Average household incomes in the South East are almost 25% higher than in the West Midlands according to a major new analysis of poverty and inequality.
The report found that average incomes in the West Midlands, East Midlands, northern England and Wales were no higher than incomes in the South East in the late 1990s.
The Institute for Fiscal Studies (IFS) also identified weak earnings growth - with employment income in 2015-16 lower than its pre-recession levels - as “the primary reason for the malaise in living standards” in the UK.
The IFS analysis showed that the median weekly income net of taxes and benefits for a childless couple in the West Midlands over the three years from 2013-14 to 2015-16 was £427.50 before housing costs, or £370.07 after housing costs.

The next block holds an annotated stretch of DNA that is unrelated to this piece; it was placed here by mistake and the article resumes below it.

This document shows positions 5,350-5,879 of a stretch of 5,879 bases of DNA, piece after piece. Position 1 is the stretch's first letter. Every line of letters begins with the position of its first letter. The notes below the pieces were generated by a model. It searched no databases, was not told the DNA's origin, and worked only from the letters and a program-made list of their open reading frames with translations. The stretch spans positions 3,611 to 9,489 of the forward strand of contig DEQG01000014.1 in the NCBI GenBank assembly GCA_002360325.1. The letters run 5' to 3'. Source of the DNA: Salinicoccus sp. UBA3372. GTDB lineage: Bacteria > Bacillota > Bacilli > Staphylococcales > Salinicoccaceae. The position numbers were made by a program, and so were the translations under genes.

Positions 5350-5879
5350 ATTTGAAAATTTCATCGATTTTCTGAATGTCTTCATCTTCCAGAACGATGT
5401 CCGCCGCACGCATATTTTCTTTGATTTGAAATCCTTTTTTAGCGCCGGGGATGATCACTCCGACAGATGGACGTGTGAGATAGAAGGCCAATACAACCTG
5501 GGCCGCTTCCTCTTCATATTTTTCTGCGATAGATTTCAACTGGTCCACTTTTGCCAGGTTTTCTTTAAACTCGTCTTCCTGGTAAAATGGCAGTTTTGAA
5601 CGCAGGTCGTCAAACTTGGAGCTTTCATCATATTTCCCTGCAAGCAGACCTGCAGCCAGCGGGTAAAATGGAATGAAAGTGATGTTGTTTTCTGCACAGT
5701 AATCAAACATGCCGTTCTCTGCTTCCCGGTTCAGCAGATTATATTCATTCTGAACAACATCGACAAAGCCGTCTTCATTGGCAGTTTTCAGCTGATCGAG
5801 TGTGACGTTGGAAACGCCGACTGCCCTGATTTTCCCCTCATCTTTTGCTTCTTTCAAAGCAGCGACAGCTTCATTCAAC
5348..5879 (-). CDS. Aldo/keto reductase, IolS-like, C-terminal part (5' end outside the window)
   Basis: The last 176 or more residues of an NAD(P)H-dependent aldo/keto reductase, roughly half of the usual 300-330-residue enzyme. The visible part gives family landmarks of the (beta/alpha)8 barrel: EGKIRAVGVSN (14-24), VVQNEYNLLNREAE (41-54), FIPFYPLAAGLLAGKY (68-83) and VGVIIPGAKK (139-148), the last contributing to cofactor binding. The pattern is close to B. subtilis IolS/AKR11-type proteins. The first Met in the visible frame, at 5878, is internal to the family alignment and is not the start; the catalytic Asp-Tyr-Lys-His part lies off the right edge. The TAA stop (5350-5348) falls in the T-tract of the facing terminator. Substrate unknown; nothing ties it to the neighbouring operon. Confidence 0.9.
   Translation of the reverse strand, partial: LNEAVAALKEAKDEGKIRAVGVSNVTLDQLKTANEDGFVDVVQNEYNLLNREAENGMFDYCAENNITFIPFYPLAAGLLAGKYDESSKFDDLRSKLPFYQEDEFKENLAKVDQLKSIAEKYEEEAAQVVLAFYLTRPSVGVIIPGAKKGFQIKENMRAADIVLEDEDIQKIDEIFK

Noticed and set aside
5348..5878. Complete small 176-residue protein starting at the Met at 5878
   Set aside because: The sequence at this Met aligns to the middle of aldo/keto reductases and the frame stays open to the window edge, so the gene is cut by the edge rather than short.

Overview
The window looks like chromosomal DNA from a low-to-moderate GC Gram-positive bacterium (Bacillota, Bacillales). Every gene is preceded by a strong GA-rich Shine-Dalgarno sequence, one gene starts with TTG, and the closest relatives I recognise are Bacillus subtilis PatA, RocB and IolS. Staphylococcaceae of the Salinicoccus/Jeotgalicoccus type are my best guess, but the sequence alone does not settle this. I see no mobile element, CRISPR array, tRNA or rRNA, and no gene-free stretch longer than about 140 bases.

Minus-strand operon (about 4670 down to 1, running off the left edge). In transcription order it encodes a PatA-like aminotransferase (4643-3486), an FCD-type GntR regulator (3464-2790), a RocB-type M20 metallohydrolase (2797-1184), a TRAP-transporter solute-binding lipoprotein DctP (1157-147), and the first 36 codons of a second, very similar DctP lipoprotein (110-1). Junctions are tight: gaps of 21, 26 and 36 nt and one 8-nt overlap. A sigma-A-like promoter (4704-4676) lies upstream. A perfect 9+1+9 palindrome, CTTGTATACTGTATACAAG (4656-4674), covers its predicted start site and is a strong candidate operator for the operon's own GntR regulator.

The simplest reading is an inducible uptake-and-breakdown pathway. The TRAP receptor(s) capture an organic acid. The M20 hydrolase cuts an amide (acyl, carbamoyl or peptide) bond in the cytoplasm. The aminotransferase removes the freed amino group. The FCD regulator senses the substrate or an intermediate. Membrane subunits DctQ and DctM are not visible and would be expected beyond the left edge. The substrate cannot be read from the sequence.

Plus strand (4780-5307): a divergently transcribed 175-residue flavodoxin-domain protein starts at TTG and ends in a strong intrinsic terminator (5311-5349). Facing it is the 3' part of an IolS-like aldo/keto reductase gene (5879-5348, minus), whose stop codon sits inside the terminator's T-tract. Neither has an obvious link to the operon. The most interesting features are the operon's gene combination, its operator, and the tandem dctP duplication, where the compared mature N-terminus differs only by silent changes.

For the South East the figures were £531.89 before housing costs or £454.62 after housing costs.
The report was funded by the Joseph Rowntree Foundation, whose chief executive Campbell Robb described the findings as “alarming”.
The analysis showed:
:: Average incomes in the south of England (excluding London) and Scotland have grown faster than in Britain as a whole over the last 40 years. Southern England is now 13% above the national average, compared to 7% in the 1970s.
:: One in four poor children live in the most deprived 10% of local authorities.
:: Inequality remains lower than before the Great Recession, with the main reduction between 2007-8 and 2011-12 due to rising benefit income and falling real earnings.
:: But income inequality is likely to increase over the coming years if earnings grow and planned benefits cuts “significantly reduce the incomes of low-income working age households”.